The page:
The obvious answer was that co is just an English prefix, co- (kəʊ), that means: 2
- with : together : joint : jointly
- in or to the same degree
3. a: one that is associated in an action with another : fellow : partner b: having a usually lesser share in duty or responsibility : alternate : deputy
Definition 3a seems the most fitting. Coworking spaces are spaces where people are “associated in an action with another”, i.e. as coworkers, engaged in working together with others, i.e. coworking. While this might suffice to explain the name, such a definition seems to be but a gesture as most people in coworking spaces do not work together as much as alongside one another.
As the general description highlights, coworking spaces are not traditional office spaces. Typically the term coworker refers to people who work for the same company. To refer to someone as a coworker indicates an association through a shared working arrangement, often mediated by a company or organization. In other words, coworker is often synonymous with colleague. However, very few of the people working in coworking spaces work for the same company, and so this traditional use of the term coworker is akin to referring to someone who shares a wall in a duplex as a roommate. While coworker qua colleague might alternately mean working for or with a shared goal (i.e. collegiality), the working arrangements of coworking spaces offer very little of a shared goal beyond the general goal of doing work. Instead, the term coworker in these instances seems to indicate people working alongside one another, that is, colocated workers. However, co(located)working is a bad fit for other reasons.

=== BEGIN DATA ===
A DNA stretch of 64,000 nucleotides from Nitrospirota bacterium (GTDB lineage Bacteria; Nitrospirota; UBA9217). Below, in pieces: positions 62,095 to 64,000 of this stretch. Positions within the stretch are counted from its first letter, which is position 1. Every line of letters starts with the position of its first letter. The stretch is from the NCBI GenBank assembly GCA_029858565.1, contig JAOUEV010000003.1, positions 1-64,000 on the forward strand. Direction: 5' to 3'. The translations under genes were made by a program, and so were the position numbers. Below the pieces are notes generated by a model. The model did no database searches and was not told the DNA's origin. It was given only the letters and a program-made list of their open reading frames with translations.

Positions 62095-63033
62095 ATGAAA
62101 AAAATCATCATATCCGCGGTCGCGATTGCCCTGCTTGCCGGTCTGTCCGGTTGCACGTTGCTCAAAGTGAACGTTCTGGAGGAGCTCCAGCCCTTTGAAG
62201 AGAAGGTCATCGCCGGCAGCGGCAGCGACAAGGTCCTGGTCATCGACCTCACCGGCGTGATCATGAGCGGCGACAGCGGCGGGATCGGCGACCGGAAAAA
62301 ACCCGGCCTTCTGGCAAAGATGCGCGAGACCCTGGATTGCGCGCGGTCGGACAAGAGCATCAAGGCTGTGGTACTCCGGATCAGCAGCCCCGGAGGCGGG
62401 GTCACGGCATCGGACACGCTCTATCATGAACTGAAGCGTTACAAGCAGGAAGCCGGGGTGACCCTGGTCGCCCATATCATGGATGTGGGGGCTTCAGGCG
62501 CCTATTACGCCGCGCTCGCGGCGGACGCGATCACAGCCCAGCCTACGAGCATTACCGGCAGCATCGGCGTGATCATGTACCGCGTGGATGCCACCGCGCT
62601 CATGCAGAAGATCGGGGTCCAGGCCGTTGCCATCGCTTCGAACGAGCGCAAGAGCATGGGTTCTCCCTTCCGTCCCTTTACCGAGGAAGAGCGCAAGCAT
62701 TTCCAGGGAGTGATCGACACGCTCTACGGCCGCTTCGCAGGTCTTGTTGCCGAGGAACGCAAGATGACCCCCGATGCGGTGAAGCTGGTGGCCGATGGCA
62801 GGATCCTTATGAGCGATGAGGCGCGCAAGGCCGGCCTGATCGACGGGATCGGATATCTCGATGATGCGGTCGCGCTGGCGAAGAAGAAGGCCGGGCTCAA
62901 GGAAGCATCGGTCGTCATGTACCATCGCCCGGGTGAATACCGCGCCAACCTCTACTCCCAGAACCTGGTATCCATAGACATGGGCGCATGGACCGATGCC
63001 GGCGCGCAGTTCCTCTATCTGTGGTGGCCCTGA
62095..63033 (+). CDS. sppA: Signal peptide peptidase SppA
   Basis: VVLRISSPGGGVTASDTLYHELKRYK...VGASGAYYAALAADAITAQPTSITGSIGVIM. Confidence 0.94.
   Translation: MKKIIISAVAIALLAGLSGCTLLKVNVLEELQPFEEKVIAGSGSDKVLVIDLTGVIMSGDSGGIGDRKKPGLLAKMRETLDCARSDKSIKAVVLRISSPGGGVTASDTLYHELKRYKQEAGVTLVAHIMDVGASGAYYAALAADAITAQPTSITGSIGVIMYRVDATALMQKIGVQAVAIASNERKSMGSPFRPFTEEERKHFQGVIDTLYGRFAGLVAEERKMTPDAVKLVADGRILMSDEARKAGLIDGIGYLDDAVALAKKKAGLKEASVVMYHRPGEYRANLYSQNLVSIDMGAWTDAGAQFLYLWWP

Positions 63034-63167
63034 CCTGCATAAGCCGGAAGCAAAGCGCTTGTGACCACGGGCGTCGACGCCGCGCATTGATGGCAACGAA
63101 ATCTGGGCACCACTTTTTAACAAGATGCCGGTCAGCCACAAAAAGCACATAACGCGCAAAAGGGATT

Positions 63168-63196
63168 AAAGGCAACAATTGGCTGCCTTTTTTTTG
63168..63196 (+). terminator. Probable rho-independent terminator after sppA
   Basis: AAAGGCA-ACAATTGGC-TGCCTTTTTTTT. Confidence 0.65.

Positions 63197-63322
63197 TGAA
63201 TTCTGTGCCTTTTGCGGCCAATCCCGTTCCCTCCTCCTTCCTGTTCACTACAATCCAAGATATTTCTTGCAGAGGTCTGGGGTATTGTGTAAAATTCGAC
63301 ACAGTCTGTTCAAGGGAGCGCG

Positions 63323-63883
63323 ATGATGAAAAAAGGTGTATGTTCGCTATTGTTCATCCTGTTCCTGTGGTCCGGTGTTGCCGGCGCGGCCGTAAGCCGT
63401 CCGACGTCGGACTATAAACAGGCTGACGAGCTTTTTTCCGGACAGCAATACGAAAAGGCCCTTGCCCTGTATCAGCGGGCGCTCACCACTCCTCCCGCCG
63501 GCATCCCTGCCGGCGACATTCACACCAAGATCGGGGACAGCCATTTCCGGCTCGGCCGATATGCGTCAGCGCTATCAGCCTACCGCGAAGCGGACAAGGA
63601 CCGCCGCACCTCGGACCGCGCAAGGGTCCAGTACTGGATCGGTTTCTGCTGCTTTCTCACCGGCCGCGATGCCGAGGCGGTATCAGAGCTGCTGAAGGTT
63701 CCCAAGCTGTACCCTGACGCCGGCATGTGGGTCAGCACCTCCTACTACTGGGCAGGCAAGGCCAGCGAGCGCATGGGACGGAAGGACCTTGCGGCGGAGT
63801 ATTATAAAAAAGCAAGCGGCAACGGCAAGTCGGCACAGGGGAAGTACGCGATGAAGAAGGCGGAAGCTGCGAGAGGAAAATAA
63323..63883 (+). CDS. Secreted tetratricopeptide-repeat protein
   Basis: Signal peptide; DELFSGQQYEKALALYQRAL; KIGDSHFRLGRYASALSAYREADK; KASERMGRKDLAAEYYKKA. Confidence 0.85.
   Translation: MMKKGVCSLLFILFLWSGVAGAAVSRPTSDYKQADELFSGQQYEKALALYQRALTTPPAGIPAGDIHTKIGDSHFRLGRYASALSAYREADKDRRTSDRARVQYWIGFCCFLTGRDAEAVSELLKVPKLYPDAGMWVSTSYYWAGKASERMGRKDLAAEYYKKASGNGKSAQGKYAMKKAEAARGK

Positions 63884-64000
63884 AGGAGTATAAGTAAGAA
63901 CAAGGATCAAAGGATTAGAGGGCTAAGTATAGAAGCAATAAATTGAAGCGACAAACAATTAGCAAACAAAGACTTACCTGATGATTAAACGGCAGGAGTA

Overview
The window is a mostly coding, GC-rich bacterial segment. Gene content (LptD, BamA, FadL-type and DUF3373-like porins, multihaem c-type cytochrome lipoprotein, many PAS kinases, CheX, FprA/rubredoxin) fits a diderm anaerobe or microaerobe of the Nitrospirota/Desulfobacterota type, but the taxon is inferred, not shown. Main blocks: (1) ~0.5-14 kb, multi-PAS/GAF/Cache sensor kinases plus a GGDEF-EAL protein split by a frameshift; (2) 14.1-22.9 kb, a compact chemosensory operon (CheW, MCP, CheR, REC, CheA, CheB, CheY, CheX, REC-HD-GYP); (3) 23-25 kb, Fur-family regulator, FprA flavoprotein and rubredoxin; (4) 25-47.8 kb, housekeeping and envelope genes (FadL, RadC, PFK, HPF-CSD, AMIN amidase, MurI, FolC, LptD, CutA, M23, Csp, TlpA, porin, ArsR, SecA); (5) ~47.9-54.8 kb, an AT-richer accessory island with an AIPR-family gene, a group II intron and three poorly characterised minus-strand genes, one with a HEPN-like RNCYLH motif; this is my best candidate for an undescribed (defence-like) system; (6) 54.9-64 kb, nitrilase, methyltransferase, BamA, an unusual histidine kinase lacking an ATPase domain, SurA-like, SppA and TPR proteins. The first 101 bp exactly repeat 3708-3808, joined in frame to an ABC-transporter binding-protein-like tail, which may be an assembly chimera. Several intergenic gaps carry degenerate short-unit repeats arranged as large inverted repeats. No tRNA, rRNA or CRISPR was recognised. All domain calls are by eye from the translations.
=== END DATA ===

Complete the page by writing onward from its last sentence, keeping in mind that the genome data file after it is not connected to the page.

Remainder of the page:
Coworking spaces are more than the structural or infrastructural relationship amongst people or spaces. From the outset of this research, I have been fascinated by mottoes or tag-lines for these spaces. For example, the motto for WeWork, a global chain of coworking spaces, is “Create Your Life’s Work.” Beyond being inspirational to be around busy people or more productive than the distractions of a home office (both common rally cries for joining a coworking space), the mottoes of coworking spaces point to the ideological components of membership. In the month of active field work, I have heard very little about the WiFi connectivity and a great deal about the social life of coworkers and the values of coworking. More than the paid transaction, true membership to coworking seems to be a cultural affiliation. This cultural membership is most apparent in mottoes like that of WeWork and quasi-transcendental comments like “coworking needs to be experienced to be understood.” Referring to coworking spaces as simply colocated working overlooks coworking spaces as ideological spaces, and ignores the felt reality of those in these spaces producing and reproducing the culture they pay for.
As these snippets of early research illustrate, understanding coworking spaces is more complicated than answering what co means in a grammatical sense. Maybe this is most represented by my own shift in spelling the word co-working to coworking. While I certainly would rather type without a hyphen (it is fewer key strokes in a very long writing project), the change is not stylistic or practical. Instead, in surveying coworking sites, I found that coworking (no hyphen) is the preferred spelling.3 As such, this spelling is an internal assertion that coworking is not a portmanteau, but something unique in-and-of itself. For the time being and as I continue doing field work, I need to add coworking with no hyphen to my computer’s dictionary.
I spend some 250 pages lamenting the term “user experience” in my dissertation after witnessing people use UX with so much confidence at a company called LTC. When I finally decided that I would follow the term as my dissertation topic, I recall naively/glibly telling my advisor that the main research question was “What the hell is the term user experience anyway?” ↩